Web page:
College Hockey:
Sioux Leave Nothing For Terriers

Parise, Genoway Lead Shutout Win

— In NCAA tournament action, North Dakota goaltender Jordan Parise has given opponents a whole lot of nothing.

In 180 minutes of tourney play over the last two years, the sophomore has now surrendered just one goal.

Friday, Parise stopped all 29 shots and senior right wing Colby Genoway notched two goals and an assist to lead the Sioux to a 4-0 win over the Terriers in front of 8,360 at the DCU Center in the NCAA East Regional. Rory McMahon added a goal and two assists, and North Dakota pulled off the shutout despite 10 Terrier power plays and a 29-27 shot margin for BU.

Rastislav Spirko (11) and Travis Zajac (15) help Drew Stafford celebrate Stafford's goal Friday against BU (photos: Melissa Wade).

Rastislav Spirko (11) and Travis Zajac (15) help Drew Stafford celebrate Stafford’s goal Friday against BU (photos: Melissa Wade).

“I don’t think that there’s any way to explain that stuff,” Parise said of his remarkable record on college hockey’s big stage. “Everybody picks up their play around playoffs; I’m just fortunate enough that our team picks it up as well. So it’s not entirely me giving up one goal in three games; it’s definitely our team and our defensive corps and everybody buying into the system. I can take a little bit of credit for that, but mainly it’s our team that’s gotten the job done.”

North Dakota — which beat Boston University in the 1997 title game the last time the teams squared off in the NCAA tournament — now owns an 11-6-1 series record against the Terriers.

“There’s an awful lot of tradition and history between these two programs,” North Dakota coach Dave Hakstol said. “I thought that maybe the difference in the hockey game tonight was the fact that we were able to capitalize on some of our opportunities.

“I think both teams came out a little tentative and really didn’t get rid of some of that nervousness until the end of the first period. From there, it was a pretty good hockey game. We got back on our heels a little in the second period but were able to survive three penalties in a row and get through that period with a good lead.

“It was a good hockey game. It ended up four-nothing, but it was probably a little closer than that.”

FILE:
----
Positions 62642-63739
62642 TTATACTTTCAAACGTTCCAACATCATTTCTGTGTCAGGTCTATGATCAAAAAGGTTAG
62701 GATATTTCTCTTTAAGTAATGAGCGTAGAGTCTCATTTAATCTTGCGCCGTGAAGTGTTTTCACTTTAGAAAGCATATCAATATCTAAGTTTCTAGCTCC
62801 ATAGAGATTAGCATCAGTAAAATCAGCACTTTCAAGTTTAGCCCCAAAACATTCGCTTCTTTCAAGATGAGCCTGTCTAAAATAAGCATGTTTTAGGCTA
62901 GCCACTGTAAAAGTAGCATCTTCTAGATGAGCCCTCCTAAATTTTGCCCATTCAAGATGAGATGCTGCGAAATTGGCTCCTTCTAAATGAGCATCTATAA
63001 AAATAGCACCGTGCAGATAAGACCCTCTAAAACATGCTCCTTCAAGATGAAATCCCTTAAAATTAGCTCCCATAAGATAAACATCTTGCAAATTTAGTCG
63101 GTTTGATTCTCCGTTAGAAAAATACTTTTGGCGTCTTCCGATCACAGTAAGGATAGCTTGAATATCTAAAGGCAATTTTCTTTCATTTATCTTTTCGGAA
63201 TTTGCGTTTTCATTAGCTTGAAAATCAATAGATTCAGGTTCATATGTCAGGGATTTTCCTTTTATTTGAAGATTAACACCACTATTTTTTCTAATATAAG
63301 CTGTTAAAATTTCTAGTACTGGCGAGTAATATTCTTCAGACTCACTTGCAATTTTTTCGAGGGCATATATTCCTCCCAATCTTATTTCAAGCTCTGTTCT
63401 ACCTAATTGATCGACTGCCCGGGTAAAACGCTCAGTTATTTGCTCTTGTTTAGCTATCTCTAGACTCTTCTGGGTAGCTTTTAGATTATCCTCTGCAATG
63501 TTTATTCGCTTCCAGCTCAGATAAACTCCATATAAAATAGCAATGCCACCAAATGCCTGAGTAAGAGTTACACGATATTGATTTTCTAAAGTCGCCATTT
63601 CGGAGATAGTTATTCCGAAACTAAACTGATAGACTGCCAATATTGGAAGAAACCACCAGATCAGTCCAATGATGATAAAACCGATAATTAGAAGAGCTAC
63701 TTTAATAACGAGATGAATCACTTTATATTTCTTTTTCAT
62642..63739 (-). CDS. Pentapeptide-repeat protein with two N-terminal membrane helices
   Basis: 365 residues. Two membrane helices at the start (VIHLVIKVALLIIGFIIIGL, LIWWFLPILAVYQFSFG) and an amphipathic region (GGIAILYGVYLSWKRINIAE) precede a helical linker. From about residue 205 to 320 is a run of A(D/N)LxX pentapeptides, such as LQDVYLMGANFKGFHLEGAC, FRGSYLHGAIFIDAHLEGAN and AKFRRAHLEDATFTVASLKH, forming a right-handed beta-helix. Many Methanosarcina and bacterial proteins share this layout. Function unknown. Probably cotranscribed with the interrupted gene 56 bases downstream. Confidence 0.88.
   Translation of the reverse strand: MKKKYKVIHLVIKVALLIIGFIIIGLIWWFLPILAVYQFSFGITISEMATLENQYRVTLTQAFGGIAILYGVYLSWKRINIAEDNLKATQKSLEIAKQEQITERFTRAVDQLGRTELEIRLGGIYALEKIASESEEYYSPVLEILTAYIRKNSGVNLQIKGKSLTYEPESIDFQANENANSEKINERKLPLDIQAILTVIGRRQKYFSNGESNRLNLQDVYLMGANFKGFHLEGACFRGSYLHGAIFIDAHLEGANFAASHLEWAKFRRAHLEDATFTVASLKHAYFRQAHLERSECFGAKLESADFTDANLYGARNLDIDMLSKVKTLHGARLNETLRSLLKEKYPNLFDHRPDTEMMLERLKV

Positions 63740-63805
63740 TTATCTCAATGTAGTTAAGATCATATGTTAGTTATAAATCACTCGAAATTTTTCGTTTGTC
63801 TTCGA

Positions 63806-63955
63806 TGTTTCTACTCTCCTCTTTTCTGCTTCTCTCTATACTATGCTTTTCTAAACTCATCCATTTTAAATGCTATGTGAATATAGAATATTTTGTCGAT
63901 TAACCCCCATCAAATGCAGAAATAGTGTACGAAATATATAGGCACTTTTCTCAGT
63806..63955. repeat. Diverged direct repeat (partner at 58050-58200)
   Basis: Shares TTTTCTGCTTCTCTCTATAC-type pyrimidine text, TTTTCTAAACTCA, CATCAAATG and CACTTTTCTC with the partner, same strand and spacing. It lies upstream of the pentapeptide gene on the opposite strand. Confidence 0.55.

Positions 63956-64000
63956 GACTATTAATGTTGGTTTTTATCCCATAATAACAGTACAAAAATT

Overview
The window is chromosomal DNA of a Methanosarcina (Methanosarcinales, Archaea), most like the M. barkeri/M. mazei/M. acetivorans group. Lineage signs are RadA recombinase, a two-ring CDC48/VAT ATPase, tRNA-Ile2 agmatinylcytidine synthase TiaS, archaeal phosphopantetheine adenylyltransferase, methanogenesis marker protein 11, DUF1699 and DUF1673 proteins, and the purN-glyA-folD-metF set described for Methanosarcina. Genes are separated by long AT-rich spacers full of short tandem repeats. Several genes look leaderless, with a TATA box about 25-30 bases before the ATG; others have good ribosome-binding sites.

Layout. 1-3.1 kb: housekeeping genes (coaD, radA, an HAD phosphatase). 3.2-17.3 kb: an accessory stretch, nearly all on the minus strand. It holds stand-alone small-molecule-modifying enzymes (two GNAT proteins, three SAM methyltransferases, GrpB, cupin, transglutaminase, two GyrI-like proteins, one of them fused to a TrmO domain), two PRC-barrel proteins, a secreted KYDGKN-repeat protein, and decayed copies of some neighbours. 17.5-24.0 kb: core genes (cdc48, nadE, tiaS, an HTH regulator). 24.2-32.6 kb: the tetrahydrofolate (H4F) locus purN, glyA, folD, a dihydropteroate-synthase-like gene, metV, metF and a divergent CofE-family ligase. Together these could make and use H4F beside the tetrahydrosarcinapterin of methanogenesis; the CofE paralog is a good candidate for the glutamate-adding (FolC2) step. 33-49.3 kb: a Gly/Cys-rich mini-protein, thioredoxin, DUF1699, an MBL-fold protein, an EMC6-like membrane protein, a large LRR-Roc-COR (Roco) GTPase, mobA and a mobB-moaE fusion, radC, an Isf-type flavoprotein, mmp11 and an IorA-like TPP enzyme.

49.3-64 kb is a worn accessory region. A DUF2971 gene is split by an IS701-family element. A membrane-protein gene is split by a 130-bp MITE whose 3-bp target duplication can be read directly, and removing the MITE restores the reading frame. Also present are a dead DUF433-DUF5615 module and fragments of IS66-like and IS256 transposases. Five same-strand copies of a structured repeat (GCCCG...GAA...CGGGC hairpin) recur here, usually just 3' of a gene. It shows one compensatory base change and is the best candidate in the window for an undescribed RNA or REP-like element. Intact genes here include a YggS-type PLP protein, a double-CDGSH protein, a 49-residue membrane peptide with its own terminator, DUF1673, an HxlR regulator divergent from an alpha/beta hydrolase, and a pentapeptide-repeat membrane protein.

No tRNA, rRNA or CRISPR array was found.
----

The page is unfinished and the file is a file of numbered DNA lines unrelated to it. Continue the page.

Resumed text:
Terrier coach Jack Parker reflected on his team’s power outage on the scoreboard.

“Overall, I thought we played a pretty good game,” Parker said. “Unfortunately, we didn’t score any goals, and you’re not going to win a hockey game without scoring goals. I don’t think we were as sharp as we could’ve been in a couple of areas.

“In general, it was a pretty good effort for us. We were around their net and had some opportunities. We went oh-for-100 on the power play, it seemed, but we had a lot of shots and good looks.”

In the early going, it looked like a trademark Terriers performance, as BU came out hitting hard and forechecking aggressively. Unfortunately for the Terriers, some of these hits led to penalties, as CCHA referee Matt Shegos unsurprisingly called the game tightly. With help from two power plays, the Sioux had the game’s first six shots, most notably a consecutive pair by blueliner Matt Smaby at 6:00.

At 7:20, Terrier goalie Curry looked vulnerable, leaving a fat rebound off a right-wing shot, but no one could pounce on the rebound. Shortly thereafter, a steady parade to the penalty box led to a smorgasbord of combinations on the ice: four-on-threes, five-on-threes, four-on-fours, you name it. The Terriers’ second unit — headed by captain Brian McConnell — had some of the most sustained pressure halfway through the period.

“There were so many penalties. It seemed like the game slowed down a lot,” McConnell said. “It was choppy with all the power plays and penalty kills.”